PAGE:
The Airplane walked out to the edge on this one, and played there for the entire two nights, including a dynamic psychedelic version of the Donovan classic “Fly Translove Airways,” which they manage to remake and remodel into their own special image, coming off even more intoxicating than the original, slowly flowering before ebbing into a sonic masterpiece that spans both space and time. The track showcased the band’s ability at improvisation and jamming, complete with stoned vocals, and epic psych drone that’s mixed with warbling guitars, all fueled and ready to move from one song to another blissfully, creating an emotionally charged atmosphere of electricity that didn’t so much strike the audience, but like St. Elmo’s Fire, moved from one willing mind to another.

There are several surprises to be found here on this album, one that was recorded at the Fillmore East and West in the fall of 1968, and these surprises may have led to the failure of this album to catch on, as it ushered in a side of The Jefferson Airplane that heretofore had not been experienced. To say that the nights were delirious would be an understatement, as the band brought in enough raw power to bring the MC-5 back to life with their jagged rock bursts and punchy integrity, at times even punkish, in a manner that would rival the Velvet Underground or The Doors at times, where Balin’s vocals are so raw and mind melting that even the term ‘garage psych’ is not enough to do them justice … this time out, emphasizing the skills of Jorma Kaukonen and Jack Cassidy over those of Grace Slick and Marty Balin.

The band seemed to be trying to outrun something on this recording, whether that was from themselves and the cracks that were beginning to show within the band, or that they were attempting to outrun the 60’s and all of the laid-back wasted bliss. Regardless of what they were running from, they left an amazing amount of material on the cutting room floor from those two nights so long ago. One can only hope that that material has not been lost to the winds, and that somehow, someday, each of the concerts may be strung back together with sequential tracking so that fans will be able to immerse themselves into the lush power that was the Jefferson Airplane in a live setting.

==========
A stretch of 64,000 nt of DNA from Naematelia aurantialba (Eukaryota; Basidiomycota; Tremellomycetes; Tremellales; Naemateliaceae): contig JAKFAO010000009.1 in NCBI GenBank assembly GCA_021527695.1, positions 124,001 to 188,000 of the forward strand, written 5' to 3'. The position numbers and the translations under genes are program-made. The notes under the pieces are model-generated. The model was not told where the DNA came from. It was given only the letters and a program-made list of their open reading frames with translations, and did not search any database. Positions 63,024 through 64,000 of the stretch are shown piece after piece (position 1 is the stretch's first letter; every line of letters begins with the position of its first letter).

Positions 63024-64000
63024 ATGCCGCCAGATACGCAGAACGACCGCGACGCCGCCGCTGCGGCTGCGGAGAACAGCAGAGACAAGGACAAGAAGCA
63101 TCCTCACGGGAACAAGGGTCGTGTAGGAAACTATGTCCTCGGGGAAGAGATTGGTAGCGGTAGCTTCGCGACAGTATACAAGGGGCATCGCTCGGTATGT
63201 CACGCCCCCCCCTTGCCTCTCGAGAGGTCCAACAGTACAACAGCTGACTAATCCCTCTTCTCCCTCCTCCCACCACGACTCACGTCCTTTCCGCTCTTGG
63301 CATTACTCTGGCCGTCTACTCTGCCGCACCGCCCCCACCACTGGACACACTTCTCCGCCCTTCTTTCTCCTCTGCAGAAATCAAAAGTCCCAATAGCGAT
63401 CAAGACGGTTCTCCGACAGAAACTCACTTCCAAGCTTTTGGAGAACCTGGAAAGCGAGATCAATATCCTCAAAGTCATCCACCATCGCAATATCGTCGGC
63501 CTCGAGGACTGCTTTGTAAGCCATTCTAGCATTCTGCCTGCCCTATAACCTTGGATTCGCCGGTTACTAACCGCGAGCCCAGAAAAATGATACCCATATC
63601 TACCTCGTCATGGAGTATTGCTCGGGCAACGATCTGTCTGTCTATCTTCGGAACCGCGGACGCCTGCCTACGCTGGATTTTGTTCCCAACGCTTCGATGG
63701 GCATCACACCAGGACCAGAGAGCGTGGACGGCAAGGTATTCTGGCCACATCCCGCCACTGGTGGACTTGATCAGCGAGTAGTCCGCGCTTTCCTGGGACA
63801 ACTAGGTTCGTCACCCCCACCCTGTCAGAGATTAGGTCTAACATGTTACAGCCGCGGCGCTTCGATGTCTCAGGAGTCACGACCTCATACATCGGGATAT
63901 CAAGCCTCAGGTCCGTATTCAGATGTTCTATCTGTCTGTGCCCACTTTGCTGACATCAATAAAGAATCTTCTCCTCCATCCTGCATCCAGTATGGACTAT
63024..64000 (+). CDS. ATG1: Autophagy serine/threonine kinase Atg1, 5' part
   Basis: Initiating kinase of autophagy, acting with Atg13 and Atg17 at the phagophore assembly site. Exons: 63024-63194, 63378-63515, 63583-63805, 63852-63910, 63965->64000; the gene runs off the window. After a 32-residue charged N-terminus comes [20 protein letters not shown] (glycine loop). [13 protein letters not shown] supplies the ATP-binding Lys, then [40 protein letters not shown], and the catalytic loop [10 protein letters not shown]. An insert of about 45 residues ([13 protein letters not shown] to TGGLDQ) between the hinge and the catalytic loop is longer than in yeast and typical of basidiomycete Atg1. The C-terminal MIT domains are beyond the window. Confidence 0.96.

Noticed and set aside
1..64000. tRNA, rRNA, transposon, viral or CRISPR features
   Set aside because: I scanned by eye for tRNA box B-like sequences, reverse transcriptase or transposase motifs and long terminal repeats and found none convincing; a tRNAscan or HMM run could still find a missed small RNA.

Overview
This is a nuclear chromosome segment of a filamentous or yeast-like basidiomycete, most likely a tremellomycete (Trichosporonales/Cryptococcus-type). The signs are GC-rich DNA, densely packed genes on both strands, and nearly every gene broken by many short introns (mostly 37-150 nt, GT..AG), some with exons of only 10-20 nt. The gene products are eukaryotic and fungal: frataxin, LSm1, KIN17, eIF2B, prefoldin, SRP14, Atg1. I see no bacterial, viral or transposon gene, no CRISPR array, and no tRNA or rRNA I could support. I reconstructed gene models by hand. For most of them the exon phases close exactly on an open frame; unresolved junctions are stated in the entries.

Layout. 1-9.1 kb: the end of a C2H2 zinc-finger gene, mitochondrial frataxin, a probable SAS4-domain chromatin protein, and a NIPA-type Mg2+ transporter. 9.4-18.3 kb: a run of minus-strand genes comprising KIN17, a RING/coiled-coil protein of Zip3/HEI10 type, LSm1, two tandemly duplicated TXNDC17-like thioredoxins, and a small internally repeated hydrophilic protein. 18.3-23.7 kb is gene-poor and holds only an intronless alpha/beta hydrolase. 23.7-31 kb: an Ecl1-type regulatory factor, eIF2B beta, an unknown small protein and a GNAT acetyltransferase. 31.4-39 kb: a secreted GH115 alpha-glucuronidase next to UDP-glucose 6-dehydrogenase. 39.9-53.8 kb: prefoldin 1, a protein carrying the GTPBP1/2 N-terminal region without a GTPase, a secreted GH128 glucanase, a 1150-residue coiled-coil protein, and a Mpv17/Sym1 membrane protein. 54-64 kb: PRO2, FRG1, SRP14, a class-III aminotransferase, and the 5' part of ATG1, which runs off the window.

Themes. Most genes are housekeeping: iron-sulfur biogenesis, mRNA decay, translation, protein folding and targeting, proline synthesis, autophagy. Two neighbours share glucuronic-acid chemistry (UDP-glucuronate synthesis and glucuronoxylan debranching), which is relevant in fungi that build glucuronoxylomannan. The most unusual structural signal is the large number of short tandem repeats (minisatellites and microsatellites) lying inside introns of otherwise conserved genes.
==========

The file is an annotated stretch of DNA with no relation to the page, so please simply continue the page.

Review by Jenell Kesler


August 29, 2016
This might just be my favorite JA album, though I know people who don't appreciate it at all.

Thing is, I suspect that people who aren't into this one just really aren't into Jefferson Airplane in general. But I think of this as a great peek at a moment in time: the classic Fillmore experience of 67-68. And there's a reason why the Airplane was considered the best of the SF "acid rock" bands.

The LP starts with audio of the Fillmore audience watching the old RKO film of 'King Kong' --it was common at the time to show an old movie during the set breaks. Later Kantner namechecks Owsley from the stage, so the flavor of the times is well represented.

Oh yeah, there's music too!

It's astonishing to hear how this group has evolved in just a few short years. Early pop songs like "It's No Secret" and "Somebody to Love" are deconstructed and reassembled into lenthy freakouts perfectly suited for an extended trip. Jack Casady is a demon throughout.

The set includes several covers that had been in their live set but never made it onto a studio album, such as Fred Neil's "The Other Side of This Life," Donovan's "Fat Angel," and B.B. King's "Rock Me Baby."

So, to me, it's an enjoyable document of an era and ought to be remembered among the best live albums of the time --yup, it's as good as "Live at Leeds" or "Band of Gypsies," and better than "Live Cream" or "Get Your Ya-Yas Out." It may not be everyone's cup of electric tea, but I'd call it an indispensible document of what JA did best.